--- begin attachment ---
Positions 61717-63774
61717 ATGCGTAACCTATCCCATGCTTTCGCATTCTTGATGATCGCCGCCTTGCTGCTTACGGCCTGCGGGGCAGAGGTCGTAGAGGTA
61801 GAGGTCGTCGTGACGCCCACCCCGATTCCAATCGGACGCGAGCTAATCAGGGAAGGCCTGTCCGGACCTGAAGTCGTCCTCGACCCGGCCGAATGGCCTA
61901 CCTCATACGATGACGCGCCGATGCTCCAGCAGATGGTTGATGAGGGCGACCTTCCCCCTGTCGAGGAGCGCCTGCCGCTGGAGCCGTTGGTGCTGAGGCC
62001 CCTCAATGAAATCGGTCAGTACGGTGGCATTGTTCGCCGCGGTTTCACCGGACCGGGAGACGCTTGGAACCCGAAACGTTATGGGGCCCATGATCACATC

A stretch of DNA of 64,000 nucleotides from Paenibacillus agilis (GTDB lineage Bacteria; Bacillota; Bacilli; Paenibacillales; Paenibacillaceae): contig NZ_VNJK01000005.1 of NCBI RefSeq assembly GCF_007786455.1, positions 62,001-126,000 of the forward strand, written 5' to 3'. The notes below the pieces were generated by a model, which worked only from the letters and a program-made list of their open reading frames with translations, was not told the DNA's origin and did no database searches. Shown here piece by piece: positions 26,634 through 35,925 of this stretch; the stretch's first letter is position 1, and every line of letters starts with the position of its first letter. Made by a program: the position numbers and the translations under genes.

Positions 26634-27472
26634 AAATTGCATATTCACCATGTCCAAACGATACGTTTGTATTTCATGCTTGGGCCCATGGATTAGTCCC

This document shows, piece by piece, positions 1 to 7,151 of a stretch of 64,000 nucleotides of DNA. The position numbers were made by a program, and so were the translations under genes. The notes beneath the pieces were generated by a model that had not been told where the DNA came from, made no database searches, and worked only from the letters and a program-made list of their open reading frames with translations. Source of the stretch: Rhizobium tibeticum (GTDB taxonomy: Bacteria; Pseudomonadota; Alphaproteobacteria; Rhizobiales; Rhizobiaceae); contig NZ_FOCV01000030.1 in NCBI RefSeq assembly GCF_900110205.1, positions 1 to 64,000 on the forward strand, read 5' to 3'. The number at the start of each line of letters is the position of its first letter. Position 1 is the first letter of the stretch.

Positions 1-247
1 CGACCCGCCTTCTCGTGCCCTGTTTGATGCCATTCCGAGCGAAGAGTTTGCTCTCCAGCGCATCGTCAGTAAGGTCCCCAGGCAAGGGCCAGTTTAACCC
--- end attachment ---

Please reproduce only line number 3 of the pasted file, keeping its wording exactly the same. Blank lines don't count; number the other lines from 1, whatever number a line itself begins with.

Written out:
61801 GAGGTCGTCGTGACGCCCACCCCGATTCCAATCGGACGCGAGCTAATCAGGGAAGGCCTGTCCGGACCTGAAGTCGTCCTCGACCCGGCCGAATGGCCTA